What is the upside of compliance? One consultant told me that compliance is great for his business. ("Its like Y2K every year," he explained.) But Im convinced there are benefits for companies and customers as well—benefits that extend beyond keeping the CEO out of jail and off the front page.
You can find a wide range of estimates of the amount of time, money and resources required for corporations to comply with the Sarbanes-Oxley Act, HIPAA or emerging security regulations. Ive seen estimates ranging from 2 to 10 percent of IT budgets being consumed by the compliance "tax," as it has come to be known.
But if it is a tax, is there a way to make better use of those tax dollars within your company? I think so. The upside to compliance spending starts with taking a larger view of compliance. After all, you need some way to get a return on your investment, even if it was an investment that was forced on you and your company.
First of all, compliance shouldnt be new to your company. The rules, regulations and procedures under which your company operates fall under the heading of compliance. But rules that carry penalties, such as those imposed by the government, are far more likely to be followed. The rules to which a company adheres are too often a hodgepodge of written and unwritten customs observed over time.
"What we should do is policy, and what we really do is practice," said David Strauss, vice president of worldwide marketing and business development at Corticon Technologies.
Strauss contended that only about 5 to 10 percent of a companys business rules and policies are automated. The reason for the low level of automation? The difficulty inherent in solidifying rules that change frequently and the traditional time lag between the need for rules change and getting those rules programmed into IT systems.
Strauss company is in the business of selling an easier way to build and maintain policies, but even with that bias in place, I think Corticon is on to something.
The discipline required to comply with external regulations and policies has a cost, but that same discipline applied to internal policies can have a benefit. Consider how often an approval process—for something as simple as replenishing a supply of pencils or as complex as a merger—is held up not for lack of approval but because it involves a mix of e-mail, phone calls and systems that simply dont communicate with one another.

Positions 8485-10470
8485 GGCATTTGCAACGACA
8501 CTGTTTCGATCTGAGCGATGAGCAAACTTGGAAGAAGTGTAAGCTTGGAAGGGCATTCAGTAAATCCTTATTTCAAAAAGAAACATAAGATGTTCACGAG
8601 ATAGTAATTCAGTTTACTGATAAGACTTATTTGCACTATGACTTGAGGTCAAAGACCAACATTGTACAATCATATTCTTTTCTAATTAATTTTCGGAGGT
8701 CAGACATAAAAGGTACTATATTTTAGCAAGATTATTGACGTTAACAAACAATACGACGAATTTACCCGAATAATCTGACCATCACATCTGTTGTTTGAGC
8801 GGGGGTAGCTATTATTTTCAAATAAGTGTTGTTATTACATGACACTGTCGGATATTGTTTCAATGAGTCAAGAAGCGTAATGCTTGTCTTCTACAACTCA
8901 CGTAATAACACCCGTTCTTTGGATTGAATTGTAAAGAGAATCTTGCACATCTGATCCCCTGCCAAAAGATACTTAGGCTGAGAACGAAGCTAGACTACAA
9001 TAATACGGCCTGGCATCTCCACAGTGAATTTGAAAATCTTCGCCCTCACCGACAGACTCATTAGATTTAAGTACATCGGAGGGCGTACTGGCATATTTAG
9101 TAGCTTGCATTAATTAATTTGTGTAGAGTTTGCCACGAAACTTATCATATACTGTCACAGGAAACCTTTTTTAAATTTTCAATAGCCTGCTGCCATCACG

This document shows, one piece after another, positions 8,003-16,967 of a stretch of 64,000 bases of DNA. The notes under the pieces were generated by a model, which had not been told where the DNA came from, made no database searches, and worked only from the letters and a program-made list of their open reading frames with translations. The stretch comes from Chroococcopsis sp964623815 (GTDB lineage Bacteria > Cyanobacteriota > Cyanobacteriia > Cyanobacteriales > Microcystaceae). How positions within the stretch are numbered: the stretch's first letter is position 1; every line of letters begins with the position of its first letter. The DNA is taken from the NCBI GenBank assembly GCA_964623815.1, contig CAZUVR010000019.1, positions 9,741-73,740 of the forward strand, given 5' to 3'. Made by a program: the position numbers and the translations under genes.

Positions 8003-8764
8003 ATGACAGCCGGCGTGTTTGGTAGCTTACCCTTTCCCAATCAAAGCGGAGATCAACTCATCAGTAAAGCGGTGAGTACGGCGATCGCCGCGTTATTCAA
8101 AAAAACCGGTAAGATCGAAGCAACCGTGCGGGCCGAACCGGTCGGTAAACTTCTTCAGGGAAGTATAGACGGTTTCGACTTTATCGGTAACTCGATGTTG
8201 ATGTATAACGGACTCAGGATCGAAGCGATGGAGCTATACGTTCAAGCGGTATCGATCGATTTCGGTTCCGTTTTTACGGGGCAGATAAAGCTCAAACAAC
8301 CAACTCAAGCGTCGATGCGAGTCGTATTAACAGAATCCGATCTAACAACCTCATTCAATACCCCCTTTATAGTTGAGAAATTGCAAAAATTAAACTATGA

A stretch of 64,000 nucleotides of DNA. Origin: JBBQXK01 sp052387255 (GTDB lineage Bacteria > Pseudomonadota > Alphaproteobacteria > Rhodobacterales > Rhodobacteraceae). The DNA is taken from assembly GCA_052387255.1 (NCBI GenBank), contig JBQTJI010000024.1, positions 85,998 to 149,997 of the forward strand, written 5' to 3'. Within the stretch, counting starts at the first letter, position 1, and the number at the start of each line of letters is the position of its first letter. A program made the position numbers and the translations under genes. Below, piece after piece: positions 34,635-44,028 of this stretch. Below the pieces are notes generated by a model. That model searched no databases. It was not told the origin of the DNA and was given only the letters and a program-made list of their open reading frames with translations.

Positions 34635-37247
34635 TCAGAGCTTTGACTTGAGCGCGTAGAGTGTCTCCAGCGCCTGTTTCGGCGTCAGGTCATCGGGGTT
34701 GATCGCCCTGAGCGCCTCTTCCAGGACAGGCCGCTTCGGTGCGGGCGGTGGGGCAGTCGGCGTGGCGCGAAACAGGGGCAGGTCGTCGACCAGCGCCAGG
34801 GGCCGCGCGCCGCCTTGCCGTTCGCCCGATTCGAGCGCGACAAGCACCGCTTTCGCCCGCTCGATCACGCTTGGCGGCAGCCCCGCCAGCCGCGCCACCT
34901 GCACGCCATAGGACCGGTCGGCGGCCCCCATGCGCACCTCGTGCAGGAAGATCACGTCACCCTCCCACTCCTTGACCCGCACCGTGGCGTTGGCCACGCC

Developing a system that melds those business rules into an executive dashboard calls on all areas of company expertise. In the business world, banks probably win the award for confronting the most internal and external regulations.
Matt Feldman, chief risk officer at Federal Home Loan Bank of Chicago, is in the final stages of overseeing a project, based on technology from CXO Systems, to create an enterprise risk management executive dashboard. The project integrates technology with business processes, a move that is quickly becoming a hallmark of successful technology investment.
"It may be an overused expression, but we transformed data into information," Feldman said. FHLB of Chicago is a large ($86 billion in assets) lender and purchaser of mortgages and securities, and it has to measure and monitor risk on a real-time basis both for internal operations and regulatory compliance.
"The dashboard forces us to get very, very focused on what really matters in the business. This is an enormously high-visibility project in this bank," said Feldman.
While all that information used in the executive dashboard was already within the Chicago banks systems, it was contained in myriad resources not readily available.
The requirements for complying with federal, state and local regulations will become only more stringent. Companies that can find a way to take the effort associated with meeting those regulations and apply it to internal policy use will finally gain a full benefit from their compliance investment.
Editor in Chief Eric Lundquist can be reached at firstname.lastname@example.org.